Population Growth and Technological Change: One Million B.C. to 1990
Michael Kremer ()
The Quarterly Journal of Economics, 1993, vol. 108, issue 3, pages 681-716
The nonrivalry of technology, as modeled in the endogenous growth literature, implies that high population spurs technological change. This paper constructs and empirically tests a model of long-run world population growth combining this implication with the Malthusian assumption that technology limits population. The model predicts that over most of history, the growth rate of population will be proportional to its level. Empirical tests support this prediction and show that historically, among societies with no possibility for technological contact, those with larger initial populations have had faster technological change and population growth. Copyright 1993, the President and Fellows of Harvard College and the Massachusetts Institute of Technology.
References: Add references at CitEc
Citations View citations in EconPapers (233) Track citations by RSS feed
Downloads: (external link)
http://links.jstor.org/sici?sici=0033-5533%2819930 ... O%3B2-A&origin=repec full text (application/pdf)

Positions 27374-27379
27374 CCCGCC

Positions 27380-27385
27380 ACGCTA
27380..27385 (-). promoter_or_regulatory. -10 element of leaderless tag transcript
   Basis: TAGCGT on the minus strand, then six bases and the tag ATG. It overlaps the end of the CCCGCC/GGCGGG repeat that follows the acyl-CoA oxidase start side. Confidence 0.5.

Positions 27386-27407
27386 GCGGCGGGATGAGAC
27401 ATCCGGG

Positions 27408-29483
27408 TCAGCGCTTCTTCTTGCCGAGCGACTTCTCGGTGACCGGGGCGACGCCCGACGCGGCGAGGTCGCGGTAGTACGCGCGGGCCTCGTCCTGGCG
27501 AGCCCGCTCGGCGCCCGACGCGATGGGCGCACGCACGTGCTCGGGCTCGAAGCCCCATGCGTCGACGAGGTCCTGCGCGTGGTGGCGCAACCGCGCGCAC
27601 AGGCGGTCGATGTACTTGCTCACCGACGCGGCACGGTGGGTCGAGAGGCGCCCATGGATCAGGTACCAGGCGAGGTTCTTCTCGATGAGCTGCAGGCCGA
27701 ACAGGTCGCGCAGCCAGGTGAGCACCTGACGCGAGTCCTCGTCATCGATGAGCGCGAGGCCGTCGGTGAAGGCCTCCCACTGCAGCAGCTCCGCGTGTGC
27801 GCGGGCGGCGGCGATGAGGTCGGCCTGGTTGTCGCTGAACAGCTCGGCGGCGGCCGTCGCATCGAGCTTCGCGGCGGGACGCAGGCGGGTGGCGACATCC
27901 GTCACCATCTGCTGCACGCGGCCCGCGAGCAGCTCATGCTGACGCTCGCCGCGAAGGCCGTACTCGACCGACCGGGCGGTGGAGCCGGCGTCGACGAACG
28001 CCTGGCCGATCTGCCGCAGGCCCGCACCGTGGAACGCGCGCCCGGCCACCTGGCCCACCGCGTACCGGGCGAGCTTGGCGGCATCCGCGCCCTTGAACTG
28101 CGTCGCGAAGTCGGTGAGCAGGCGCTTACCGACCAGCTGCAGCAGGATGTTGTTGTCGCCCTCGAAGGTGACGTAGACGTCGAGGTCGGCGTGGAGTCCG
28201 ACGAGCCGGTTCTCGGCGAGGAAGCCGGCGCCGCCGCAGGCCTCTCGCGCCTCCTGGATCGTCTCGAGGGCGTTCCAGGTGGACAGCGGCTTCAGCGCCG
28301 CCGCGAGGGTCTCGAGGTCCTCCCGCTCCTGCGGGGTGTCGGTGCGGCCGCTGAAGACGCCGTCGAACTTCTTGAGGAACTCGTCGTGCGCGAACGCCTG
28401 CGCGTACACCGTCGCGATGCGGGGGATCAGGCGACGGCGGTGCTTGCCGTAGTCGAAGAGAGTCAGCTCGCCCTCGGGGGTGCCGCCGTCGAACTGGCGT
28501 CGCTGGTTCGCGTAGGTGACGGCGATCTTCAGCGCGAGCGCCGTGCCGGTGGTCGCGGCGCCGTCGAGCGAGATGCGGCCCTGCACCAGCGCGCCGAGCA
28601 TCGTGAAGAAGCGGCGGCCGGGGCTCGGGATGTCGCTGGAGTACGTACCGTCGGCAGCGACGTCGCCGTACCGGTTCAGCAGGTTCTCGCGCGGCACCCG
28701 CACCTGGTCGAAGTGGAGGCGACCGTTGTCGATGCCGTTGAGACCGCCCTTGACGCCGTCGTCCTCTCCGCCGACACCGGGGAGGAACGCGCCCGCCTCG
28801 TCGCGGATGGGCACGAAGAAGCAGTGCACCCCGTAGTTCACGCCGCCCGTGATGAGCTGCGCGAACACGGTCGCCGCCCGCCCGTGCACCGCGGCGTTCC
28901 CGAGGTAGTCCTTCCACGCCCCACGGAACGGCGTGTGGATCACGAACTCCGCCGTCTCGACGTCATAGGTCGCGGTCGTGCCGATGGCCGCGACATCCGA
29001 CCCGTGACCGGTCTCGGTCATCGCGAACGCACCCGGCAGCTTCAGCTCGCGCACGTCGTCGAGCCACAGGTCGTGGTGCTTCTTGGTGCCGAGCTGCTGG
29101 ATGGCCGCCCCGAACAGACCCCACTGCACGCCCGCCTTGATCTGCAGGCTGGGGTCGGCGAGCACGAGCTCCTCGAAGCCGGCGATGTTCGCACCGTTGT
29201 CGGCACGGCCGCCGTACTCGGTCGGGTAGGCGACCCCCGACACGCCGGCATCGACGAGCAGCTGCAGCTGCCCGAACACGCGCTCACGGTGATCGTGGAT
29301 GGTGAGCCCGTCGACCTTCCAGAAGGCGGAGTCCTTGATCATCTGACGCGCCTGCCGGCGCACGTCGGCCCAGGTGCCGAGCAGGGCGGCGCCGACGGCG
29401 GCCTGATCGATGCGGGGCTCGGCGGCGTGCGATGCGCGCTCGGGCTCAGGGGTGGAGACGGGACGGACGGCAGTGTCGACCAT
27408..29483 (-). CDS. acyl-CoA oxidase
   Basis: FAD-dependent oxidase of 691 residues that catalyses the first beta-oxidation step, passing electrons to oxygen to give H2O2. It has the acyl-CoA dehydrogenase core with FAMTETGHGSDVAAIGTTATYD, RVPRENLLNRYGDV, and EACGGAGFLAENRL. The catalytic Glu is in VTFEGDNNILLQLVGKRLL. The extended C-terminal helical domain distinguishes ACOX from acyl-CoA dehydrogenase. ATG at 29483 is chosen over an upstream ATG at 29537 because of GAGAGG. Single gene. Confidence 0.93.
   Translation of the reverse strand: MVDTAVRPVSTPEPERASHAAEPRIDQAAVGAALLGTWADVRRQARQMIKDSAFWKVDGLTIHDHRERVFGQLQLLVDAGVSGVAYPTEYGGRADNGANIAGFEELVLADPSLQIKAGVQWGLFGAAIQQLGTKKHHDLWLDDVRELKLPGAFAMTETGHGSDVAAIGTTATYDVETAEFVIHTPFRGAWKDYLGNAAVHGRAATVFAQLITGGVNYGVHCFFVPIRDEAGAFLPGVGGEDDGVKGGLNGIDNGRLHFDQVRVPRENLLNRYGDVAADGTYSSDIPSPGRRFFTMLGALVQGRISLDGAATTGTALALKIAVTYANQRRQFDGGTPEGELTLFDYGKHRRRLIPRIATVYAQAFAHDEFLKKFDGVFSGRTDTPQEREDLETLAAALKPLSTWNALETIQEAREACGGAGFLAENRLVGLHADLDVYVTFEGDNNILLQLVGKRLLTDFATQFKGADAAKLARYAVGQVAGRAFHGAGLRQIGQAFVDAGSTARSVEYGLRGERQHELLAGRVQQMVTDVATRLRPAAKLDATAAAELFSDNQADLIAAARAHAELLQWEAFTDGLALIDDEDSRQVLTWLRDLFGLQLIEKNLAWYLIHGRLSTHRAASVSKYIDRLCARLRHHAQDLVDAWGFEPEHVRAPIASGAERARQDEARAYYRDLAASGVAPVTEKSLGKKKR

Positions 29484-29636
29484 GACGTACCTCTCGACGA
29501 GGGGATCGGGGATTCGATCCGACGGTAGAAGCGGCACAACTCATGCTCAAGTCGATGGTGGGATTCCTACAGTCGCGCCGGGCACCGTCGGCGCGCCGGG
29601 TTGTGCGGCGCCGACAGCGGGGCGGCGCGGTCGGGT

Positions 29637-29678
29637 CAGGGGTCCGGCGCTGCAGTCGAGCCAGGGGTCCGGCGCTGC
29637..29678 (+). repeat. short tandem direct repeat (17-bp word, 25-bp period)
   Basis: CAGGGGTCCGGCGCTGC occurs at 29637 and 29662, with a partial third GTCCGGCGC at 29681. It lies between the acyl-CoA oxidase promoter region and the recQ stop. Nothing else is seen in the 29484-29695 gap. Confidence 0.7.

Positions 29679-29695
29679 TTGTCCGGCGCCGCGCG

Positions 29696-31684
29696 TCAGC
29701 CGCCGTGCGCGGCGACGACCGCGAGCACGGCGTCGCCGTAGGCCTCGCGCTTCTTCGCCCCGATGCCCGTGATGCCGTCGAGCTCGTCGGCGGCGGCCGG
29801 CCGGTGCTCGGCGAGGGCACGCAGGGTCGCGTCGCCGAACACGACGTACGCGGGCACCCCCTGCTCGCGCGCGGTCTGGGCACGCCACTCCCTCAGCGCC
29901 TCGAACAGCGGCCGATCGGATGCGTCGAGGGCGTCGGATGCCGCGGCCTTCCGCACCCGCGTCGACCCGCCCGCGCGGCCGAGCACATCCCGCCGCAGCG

Access to full text is restricted to JSTOR subscribers. See http://www.jstor.org for details.
This item may be available elsewhere in EconPapers: Search for items with the same title.
Export reference: BibTeX
RIS (EndNote, ProCite, RefMan)
Persistent link: http://EconPapers.repec.org/RePEc:tpr:qjecon:v:108:y:1993:i:3:p:681-716
Ordering information: This journal article can be ordered from
http://mitpress.mit. ... me.tcl?issn=00335533
Access Statistics for this article
The Quarterly Journal of Economics is currently edited by Robert J. Barro, Edward L. Glaeser and Lawrence F. Katz
More articles in The Quarterly Journal of Economics from MIT Press
Series data maintained by Anna Pollock-Nelson ().